This very advantageously applies to multi-layer tablets, whereby the mechanical characteristics of a more elastic layer can be transmitted via the coating to the rest of the tablet, thus combining the advantage of the coating with the advantage of the more elastic layer. Indeed, mechanical constraints will be transmitted through the coating, thus improving mechanical integrity of the tablet. In one embodiment of the present invention, the tablets may then be coated so that the tablet does not absorb moisture, or absorbs moisture at only a very slow rate. The coating is also strong so that moderate mechanical shocks to which the tablets are subjected during handling, packing and shipping result in no more than very low levels of breakage or attrition. Finally the coating is preferably rid brittle so that the tablet breaks up quickly when subjected to stronger mechanical shock. Furthermore it is advantageous if the coating material is dissolved under alkaline conditions, or is readily emulsified by surfactants. This contributes to avoiding the problem of visible residue in the window of a front-loading washing machine during the wash cycle, and also avoids deposition of undissolved particles or lumps of coating material on the laundry load.
Water solubility is measured following the test protocol of ASTM E1148-87 entitled, “Standard Test Method for Measurements of Aqueous Solubility”.
The coating material has a melting point preferably of from 40° C. to 200° C.
The coating can be applied in a number of ways. Two preferred coating methods are a) coating with a molten material and b) coating with a solution of the material.
In a), the coating material is applied at a temperature above its melting point, and solidifies on the tablet. In b), the coating is applied as a solution, the solvent being dried to leave a coherent coating. The substantially insoluble material can be applied to the tablet by, for example, spraying or dipping. Normally when the molten material is sprayed on to the tablet, it will rapidly solidify to form a coherent coating. When tablets are dipped into the molten material and then removed, the rapid cooling again causes rapid solidification of the coating material. During the solidification phase, the coating undergoes some internal stress (e.g. shrinkage upon cooling) and external stress (e.g. tablet relaxation). This will likely cause some cracks in the structure such as edge splitting if the coating material is too brittle to withstand these mechanical stress, which is often the case when a coating is solely made from components solid at 25° C. Indeed, it is preferred that the coating comprises a component which is liquid at 25° C. It is believed that this liquid component will allow the coating to better withstand and absorb mechanical stress by rendering the coating structure more flexible. The component which is liquid at 25° C. is preferably added to the coating materials in proportions of less than 10% by weight of the coating, more preferably less than 5% by weight, and most preferably of less than 3% by weight. The component which is liquid at 25° C. is preferably added to the coating materials in proportions of more than 0.1% by weight of the coating, more preferably more than 0.3% by weight, and most preferably of more than 0.5% by weight. Further preferred is the addition of reinforcing fibres to the coating in order to further reinforce the structure.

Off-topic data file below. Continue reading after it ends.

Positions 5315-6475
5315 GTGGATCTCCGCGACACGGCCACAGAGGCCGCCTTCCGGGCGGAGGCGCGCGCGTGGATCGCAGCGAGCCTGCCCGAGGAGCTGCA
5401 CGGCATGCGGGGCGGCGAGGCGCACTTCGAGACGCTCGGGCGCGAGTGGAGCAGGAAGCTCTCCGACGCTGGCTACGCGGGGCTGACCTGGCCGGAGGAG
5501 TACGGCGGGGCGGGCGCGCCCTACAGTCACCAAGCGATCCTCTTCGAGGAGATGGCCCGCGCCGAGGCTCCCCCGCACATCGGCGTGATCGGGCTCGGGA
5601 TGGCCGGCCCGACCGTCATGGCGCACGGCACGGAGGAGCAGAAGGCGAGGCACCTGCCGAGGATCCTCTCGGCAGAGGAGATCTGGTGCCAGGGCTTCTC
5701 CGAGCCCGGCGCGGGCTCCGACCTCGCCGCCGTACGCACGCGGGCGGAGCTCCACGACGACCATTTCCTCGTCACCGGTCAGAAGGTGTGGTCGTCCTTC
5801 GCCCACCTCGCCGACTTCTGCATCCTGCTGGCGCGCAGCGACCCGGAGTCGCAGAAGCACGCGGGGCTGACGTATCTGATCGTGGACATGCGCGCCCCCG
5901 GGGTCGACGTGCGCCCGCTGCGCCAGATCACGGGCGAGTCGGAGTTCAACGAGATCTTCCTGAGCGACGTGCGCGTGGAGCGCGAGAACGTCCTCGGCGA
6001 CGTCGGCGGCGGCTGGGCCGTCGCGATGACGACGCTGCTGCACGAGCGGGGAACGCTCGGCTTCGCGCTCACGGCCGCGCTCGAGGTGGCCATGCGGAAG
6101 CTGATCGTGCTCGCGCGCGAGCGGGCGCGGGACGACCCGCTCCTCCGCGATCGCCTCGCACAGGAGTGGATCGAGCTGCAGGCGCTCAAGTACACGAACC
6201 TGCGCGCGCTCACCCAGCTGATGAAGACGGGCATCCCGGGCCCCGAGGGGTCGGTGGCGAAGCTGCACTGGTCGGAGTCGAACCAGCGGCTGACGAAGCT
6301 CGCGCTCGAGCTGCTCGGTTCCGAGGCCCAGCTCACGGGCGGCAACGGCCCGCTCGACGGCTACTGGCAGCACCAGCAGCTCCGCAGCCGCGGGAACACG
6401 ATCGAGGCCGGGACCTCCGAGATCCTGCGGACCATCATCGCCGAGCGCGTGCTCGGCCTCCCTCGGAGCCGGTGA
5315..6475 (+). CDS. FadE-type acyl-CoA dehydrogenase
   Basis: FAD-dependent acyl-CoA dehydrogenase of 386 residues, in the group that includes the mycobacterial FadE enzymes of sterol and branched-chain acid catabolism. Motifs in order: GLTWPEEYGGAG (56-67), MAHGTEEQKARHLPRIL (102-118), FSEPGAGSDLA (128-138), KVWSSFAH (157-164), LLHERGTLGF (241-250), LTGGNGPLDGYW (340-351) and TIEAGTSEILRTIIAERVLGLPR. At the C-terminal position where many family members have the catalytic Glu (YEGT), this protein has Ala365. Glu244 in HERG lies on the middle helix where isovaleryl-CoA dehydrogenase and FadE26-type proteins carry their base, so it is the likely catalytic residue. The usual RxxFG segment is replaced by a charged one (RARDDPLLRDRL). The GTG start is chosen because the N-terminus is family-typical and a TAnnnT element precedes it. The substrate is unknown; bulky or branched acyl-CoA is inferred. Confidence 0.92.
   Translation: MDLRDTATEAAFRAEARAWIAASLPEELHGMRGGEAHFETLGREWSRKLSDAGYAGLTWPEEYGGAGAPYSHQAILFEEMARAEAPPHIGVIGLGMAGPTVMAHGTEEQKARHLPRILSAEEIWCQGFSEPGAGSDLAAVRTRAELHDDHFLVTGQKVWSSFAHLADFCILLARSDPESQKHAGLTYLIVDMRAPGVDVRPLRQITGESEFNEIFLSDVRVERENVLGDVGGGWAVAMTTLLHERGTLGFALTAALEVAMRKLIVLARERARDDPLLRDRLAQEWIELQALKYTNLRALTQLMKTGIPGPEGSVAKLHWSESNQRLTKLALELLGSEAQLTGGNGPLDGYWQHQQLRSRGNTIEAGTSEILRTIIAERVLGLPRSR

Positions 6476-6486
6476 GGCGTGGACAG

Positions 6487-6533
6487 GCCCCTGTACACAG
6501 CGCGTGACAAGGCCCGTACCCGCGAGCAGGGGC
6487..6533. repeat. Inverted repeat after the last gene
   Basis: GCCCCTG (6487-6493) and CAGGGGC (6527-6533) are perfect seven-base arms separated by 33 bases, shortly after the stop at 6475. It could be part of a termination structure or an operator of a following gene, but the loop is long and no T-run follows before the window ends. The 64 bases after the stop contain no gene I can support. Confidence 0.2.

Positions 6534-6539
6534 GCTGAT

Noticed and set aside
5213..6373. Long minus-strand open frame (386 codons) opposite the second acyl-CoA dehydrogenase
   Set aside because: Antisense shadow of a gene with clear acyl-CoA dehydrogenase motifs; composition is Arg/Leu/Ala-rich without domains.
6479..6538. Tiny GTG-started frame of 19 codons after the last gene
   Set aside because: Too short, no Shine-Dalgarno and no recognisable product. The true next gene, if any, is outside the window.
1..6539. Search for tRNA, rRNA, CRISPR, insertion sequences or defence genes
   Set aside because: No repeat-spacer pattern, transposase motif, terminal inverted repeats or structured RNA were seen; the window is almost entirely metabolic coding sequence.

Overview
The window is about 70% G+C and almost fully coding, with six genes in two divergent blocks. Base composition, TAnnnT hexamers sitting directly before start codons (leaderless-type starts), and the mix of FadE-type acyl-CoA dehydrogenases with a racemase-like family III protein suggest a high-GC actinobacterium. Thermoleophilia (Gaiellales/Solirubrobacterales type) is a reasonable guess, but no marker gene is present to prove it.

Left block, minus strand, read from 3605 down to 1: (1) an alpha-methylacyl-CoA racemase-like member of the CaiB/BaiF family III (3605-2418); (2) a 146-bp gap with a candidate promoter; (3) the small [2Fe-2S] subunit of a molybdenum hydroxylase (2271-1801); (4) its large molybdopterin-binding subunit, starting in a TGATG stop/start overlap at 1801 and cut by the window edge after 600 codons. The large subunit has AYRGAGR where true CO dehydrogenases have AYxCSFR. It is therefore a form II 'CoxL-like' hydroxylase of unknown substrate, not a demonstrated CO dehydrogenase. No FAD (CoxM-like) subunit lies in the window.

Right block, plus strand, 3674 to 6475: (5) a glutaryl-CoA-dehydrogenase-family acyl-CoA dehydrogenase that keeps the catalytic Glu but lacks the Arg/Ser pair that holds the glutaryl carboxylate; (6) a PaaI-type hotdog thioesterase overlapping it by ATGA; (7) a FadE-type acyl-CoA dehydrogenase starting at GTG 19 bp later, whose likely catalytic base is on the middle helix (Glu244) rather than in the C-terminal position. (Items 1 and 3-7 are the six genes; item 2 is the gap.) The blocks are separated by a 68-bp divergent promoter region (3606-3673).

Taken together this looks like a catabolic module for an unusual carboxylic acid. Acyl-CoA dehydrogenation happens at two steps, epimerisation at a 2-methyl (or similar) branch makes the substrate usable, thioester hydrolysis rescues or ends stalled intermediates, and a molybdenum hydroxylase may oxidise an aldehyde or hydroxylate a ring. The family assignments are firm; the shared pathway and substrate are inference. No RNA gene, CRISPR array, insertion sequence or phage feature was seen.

Preferably, the coating comprises a crystallised structure. By crystallised, it should be understood that the coating comprises a material which is solid at ambient temperature (25° C.) and has a structure exhibiting some order. This can be detected typically by usual crystallography techniques e.g. X-ray analysis, on the material itself. In a more preferred embodiment, the material forming the crystallised structure does not co-crystallised or only partially with the optional component which is liquid at 25° C. mentioned above. Indeed, it is preferred that the optional component remains in the liquid state at 25° C. in the coating crystalline structure in order to provide flexibility to the structure and resistance to mechanical stress. In another embodiment, the optional component which is liquid at 25° C. may advantageously have a functionality in the washing of laundry, for example silicone oil which provides suds suppression benefits or perfume oil. The coating may also comprise other optional components. Suitable coating materials are for example dicarboxylic acids. Particularly suitable dicarboxylic acids are selected from the group consisting of oxalic acid, malonic acid, succinic acid, glutaric acid, adipic acid, pimelic acid, suberic acid, azelaic acid, sebacic acid, undecanedioic acid, dodecanedioic acid, tridecanedioic acid and mixtures thereof. Most preferred is adipic acid.